Ear Syringing Causing Petrous (Carotido-Tympanic) Internal Carotid Artery Pseudo-Aneurysm Rupture Epistaxsis And Bloody Otorrhea
M Tshifularo, M Masotja
bloody otorrhea, congenital carotico-tympanic artery aneurysm, epistaxsis, petrous internal carotid artery anurysm, vascular stent
M Tshifularo, M Masotja. Ear Syringing Causing Petrous (Carotido-Tympanic) Internal Carotid Artery Pseudo-Aneurysm Rupture Epistaxsis And Bloody Otorrhea. The Internet Journal of Otorhinolaryngology. 2007 Volume 8 Number 1.
This report highlights an unusual presentation of a rare carotidotympanic internal carotid artery aneurysm rupture presenting as a middle ear mass, profuse bloody otorrhea, anterior and posterior epistaxsis from a minor trauma of ear syringing for impacted wax. Early diagnosis and radiological intervention by a radiologist is important to stop the bleeding and prevent a fatal outcome. A coronary covered stent was used to control the bleeding successfully. Life long follow-up and management to prevent future bleeding and stent complications is required.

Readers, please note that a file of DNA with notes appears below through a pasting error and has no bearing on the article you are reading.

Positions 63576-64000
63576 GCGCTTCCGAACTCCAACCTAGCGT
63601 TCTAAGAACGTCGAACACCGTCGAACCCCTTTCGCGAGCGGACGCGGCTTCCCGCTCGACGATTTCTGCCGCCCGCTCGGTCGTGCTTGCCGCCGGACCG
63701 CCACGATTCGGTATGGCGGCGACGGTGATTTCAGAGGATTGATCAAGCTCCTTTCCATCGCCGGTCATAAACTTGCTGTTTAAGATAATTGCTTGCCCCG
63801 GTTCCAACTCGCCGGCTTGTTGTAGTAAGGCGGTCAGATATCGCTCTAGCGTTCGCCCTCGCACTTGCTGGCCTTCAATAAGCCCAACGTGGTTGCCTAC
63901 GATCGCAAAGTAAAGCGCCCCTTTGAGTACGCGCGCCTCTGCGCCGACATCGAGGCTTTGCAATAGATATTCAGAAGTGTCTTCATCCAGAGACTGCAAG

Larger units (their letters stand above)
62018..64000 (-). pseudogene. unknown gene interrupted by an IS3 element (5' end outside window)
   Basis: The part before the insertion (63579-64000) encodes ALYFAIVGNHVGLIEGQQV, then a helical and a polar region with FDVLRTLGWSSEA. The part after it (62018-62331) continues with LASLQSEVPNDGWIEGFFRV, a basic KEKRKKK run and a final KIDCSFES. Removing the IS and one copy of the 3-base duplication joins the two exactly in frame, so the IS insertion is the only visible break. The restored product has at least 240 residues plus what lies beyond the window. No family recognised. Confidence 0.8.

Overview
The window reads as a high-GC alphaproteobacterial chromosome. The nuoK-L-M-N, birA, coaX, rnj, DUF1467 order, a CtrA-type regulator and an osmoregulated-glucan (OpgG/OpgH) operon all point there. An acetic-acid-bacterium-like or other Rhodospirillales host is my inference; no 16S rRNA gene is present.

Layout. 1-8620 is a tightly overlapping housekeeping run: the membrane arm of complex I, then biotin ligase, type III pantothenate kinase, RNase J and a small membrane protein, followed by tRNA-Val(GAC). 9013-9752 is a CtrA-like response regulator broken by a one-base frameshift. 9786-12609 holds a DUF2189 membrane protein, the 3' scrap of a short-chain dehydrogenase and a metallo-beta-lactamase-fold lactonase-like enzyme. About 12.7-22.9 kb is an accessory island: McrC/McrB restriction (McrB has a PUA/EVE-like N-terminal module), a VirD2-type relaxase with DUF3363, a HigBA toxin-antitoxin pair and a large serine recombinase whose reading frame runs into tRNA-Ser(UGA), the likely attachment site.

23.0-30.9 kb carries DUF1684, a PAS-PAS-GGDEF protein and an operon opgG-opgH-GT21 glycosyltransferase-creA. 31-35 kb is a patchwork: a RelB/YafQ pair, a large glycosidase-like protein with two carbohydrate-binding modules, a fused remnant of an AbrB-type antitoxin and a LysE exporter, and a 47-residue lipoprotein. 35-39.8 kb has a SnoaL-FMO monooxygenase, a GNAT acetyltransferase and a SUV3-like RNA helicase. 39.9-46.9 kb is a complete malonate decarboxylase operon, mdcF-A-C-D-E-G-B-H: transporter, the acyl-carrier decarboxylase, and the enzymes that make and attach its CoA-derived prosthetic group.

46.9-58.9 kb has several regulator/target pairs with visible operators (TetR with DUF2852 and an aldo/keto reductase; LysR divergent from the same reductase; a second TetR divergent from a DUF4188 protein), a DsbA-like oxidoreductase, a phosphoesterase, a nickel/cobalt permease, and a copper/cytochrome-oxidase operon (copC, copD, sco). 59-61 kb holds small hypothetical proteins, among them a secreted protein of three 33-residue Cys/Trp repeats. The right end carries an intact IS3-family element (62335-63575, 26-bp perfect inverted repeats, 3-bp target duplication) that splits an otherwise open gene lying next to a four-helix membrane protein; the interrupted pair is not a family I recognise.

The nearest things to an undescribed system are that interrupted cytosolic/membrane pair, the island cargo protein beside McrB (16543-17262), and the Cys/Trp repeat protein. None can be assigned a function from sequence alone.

This is the first case reported in this community with rupture of congenital carotidotympanic (petrous) internal carotid artery aneurysm and the use of coronary covered stent.
32 year old, male patient presented to a general practitioner with a history of earache and hearing loss for one week without any past history of trauma or previous surgery. A diagnosis of possible wax impaction was made. Few hours after ear syringing he presented as an emergency with sudden onset of profuse (bloody ottorhea) bleeding from right ear and massive unilateral epistaxsis (anterior and posterior) bleed which was very difficult to control. He continued to have recurrent intermittent severe bleeding Hb dropped to <6g/% which necessitated repeated multiple blood transfusions over two week period. Radiological investigations with vascular and contrast studies revealed erosion of the right petrosmastoid bone; carotid canal, middle ear cavity and the mastoid air cells (Figure 1). Conventional angiography revealed a pseodoaneurysm just anterior to the proximal (carotidotympanic) petrous internal carotid artery (figure 2).Under general anesthesia a guiding catheter was placed in the right common carotid artery. Through this a cardiology stent (cordis) was placed over laceration in the carotid artery (figure 3).This proved very difficult due to the tortuousity of the internal carotid artery. The patient recovered without any significant morbidity.